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SSL certificates and Ciphers - Fundamentals of On-Prem WAF - Part 2

By Ira Miga posted 16 days ago

  

SSL certificates and Ciphers

 Fundamentals of On-Prem WAF - Part 2

 

Introduction

When you're configuring your SSL certificates, it's important to understand which SSL ciphers are supported by your server and web application. The strength and configuration of supported ciphers will vary depending on the version of software deployed by the server and what hardware, operating system and CPU architecture is supporting the service.

In this blog, we will discuss some of the important points related to SSL certificates and ciphers. Also, we would give you step by step guide on how to add SSL keys. But before we dive into it, let’s take a closer look at what SSL certificates are and what Ciphers are.

What is an SSL certificate?

SSL or Secure Sockets Layer is a protocol that provides security to all the data transmitted between you and your website visitors. It ensures that all the information you send is encrypted and cannot be decrypted by anyone except the intended person.

An SSL certificate contains two parts: a public key and private key pair. The public key is shared with everyone who wants to access your website using HTTPS, while only those people who have access to your private key can decrypt any encrypted data sent through HTTPS.

SSL certificates – Imperva On-Prem WAF

Customers who are using encrypted data need to upload the server’s Public and Private SSL keys to Imperva On-Prem WAF to enable the decryption of these packets and analyze their content.

Once SSL keys have been uploaded to On-Prem WAF, it decrypts the packets, then inspects them for malicious or otherwise troublesome data.

If the data complies with the configured policies, it is forwarded to its destination.

If not, the packets are treated as defined by the policy, followed actions are taken and alerts are generated as configured.



Adding SSL keys

To add SSL Keys:

  1. In the Main workspace, select Setup > Sites.
  2. In the Sites Tree, expand the relevant site and server group, then click on the service you want to configure.
  3. In the Sites window, click the Definitions tab.
  4. Under Encryption Support, click New.
  5. Type a meaningful Name for the SSL Key.
  6. Select the radio button that determines the format of your SSL keys, then configure their details.

Supported formats include PEM and PKCS12.

  1. Click Upload. The relevant key files are uploaded to the Imperva WAF gateway.
  2. Click Save.

 

What are Ciphers?

Ciphers are encryption algorithms used in SSL certificates. They are used to encrypt and decrypt the data that is sent from your browser to the server. The cipher determines how strong or weak the encryption will be. 

The strength of a cipher depends on two things: key length and algorithm type.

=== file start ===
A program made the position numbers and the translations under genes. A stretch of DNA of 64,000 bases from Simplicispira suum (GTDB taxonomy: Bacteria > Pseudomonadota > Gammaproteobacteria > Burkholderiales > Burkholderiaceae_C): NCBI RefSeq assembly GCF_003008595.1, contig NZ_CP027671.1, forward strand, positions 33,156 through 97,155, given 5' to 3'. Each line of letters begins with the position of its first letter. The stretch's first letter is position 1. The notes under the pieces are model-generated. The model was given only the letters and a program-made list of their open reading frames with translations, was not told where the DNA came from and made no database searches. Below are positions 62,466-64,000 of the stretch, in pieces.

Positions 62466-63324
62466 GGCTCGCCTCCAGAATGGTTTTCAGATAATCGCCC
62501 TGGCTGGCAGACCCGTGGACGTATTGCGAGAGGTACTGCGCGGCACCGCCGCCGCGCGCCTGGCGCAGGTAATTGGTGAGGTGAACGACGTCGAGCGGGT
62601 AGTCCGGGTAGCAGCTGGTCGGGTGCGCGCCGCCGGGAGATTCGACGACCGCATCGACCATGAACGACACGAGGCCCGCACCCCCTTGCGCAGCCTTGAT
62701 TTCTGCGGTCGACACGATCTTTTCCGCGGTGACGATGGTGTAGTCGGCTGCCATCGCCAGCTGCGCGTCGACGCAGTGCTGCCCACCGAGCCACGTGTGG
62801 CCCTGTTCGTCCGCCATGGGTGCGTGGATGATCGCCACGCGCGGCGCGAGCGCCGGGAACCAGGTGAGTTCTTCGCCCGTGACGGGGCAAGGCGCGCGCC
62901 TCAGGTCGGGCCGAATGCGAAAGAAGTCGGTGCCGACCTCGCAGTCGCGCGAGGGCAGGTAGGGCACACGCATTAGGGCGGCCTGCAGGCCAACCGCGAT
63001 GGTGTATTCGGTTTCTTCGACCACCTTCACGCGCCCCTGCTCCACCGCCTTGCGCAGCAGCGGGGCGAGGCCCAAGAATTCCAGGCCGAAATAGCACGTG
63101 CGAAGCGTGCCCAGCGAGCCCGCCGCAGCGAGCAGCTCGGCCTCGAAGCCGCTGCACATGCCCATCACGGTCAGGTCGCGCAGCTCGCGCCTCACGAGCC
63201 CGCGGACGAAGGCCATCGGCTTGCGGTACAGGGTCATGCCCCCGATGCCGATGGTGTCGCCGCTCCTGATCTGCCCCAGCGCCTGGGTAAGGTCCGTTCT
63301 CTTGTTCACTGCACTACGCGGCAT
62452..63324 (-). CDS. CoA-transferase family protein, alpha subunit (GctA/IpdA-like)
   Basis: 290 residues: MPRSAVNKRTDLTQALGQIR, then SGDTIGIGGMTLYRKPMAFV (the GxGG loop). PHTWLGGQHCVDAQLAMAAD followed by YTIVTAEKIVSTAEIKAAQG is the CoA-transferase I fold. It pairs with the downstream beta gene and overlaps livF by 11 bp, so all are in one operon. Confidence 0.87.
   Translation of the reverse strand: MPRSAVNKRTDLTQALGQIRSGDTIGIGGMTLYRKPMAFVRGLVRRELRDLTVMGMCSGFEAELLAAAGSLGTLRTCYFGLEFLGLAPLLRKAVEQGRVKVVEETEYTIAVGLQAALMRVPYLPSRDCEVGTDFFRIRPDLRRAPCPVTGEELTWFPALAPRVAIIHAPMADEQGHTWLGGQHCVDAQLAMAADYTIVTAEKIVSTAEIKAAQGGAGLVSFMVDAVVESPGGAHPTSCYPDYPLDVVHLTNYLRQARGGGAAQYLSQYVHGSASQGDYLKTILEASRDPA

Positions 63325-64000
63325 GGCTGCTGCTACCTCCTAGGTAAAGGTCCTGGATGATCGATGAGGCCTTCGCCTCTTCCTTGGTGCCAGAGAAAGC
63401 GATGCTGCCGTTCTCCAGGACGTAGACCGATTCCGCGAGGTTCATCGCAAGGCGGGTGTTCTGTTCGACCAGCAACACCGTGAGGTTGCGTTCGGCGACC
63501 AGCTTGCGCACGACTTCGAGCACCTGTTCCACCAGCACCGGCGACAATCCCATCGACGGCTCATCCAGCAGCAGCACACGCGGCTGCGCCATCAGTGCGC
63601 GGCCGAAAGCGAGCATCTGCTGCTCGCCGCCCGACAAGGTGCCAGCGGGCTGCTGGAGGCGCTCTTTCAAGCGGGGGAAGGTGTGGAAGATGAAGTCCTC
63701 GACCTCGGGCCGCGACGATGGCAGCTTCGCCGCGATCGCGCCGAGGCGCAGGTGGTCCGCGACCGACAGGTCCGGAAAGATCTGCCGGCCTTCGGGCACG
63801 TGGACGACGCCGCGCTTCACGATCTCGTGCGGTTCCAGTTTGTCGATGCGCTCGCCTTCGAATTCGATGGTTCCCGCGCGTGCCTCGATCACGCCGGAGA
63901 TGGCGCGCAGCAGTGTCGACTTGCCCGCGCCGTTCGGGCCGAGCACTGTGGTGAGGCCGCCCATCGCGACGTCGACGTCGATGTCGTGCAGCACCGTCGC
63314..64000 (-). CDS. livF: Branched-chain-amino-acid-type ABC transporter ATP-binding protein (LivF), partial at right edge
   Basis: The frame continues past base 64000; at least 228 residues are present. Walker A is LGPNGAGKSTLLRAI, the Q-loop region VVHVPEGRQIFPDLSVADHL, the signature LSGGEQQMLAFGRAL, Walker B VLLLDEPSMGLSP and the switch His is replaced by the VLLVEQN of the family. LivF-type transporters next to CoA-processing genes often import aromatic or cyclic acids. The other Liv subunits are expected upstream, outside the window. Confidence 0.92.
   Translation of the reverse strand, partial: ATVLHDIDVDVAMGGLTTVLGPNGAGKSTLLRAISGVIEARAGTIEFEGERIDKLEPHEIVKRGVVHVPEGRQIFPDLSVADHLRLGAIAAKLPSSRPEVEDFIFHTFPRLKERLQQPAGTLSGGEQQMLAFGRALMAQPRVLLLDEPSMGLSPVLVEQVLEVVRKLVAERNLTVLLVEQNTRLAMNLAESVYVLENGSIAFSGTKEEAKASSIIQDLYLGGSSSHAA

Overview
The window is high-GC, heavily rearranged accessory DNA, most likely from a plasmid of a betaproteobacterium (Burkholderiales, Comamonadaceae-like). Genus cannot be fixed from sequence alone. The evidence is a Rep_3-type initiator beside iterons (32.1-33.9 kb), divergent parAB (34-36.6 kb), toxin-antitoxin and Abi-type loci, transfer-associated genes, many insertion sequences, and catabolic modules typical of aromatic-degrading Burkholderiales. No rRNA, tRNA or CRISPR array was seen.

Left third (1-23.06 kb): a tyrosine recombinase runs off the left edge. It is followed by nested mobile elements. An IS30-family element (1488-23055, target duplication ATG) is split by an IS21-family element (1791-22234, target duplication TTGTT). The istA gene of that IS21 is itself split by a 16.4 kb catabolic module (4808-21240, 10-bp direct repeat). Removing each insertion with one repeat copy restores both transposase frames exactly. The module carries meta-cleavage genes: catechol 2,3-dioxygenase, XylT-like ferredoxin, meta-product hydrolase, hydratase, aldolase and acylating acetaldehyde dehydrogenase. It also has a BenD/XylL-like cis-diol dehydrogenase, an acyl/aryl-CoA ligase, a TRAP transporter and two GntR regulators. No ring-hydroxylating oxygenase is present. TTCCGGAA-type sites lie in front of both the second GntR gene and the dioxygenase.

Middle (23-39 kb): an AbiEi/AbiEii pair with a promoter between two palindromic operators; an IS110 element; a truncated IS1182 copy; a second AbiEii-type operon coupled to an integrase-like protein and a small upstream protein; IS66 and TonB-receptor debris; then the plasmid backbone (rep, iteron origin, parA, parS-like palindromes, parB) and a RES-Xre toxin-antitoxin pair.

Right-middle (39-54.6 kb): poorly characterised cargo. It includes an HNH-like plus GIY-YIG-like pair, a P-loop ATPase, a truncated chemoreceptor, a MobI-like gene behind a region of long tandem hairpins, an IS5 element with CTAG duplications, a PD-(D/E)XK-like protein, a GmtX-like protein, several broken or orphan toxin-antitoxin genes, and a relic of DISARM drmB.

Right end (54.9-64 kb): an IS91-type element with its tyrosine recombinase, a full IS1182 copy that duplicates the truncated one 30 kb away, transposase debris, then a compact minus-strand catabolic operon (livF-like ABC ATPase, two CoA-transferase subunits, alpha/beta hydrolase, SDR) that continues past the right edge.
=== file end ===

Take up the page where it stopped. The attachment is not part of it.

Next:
Key length is measured in bits or binary digits. A 128-bit key has twice as many bits as a 64-bit key and therefore can offer better protection than a 64-bit key. However, longer keys also take longer to transmit through the Internet and are more expensive (more expensive servers typically have larger keys). 

The algorithm type refers to how the data is encrypted by using mathematical functions called algorithms. There are many different algorithms available for use in SSL certificates, but only some of them are considered secure enough for use in today's Internet environment.

There are several types of ciphers available today: 

Symmetric Key Algorithm (SKA) - This includes the Data Encryption Standard (DES), Triple DES (3DES), Advanced Encryption Standard (AES), International Data Encryption Algorithm (IDEA), Blowfish, and Twofish. The most common SKA algorithm today is AES because it is fast and efficient with high security.

Asymmetric Key Algorithm (AKA) - This includes RSA and Elliptic Curve Cryptography (ECC). ECC has a shorter key length than RSA, which means that it has less memory requirements than RSA but at the expense of speed and efficiency.

SSL Cipher – Imperva On-Prem WAF

Imperva On-Prem WAF supports a number of ciphers to enable the decryption and inspection of encrypted packets. There is a table list of the ciphers supported (in docs.imperva.com) 

 For both SSL and TLS, the Diffie-Hellman (DHE) ciphers are:

- Supported only in Reverse Proxy modes, not in bridge or sniffing deployment modes (this will be elaborated in the next posts in this series)

- By default configured for 1024-bit encryption, but can be configured for 512-bit encryption.

Since DHE ciphers are specifically designed to prevent man-in-the-middle (MITM) attacks, by regularly renegotiating the key, Imperva WAF in bridge mode cannot properly decrypt the stream which is required to perform the inspection.

Conclusion

If you need to configure SSL and TLS ciphers in Imperva On-Prem WAF, be sure you know the supported cipher technologies and configuration options. You can easily test if the cipher is accepted by using OpenSSL command-line tool.

Encrypting data ensures that cybercriminals do not have easy access to data they can use to their advantage. SSL encryption is becoming the standard and, as such, your company must consider encryption today. The Imperva On-Prem WAF can help protect against SQL injection, cross-site scripting, buffer overflows and input validation attacks.


Related links:
Fundamentals of On-Premise WAF - Blog Series Pt1

 



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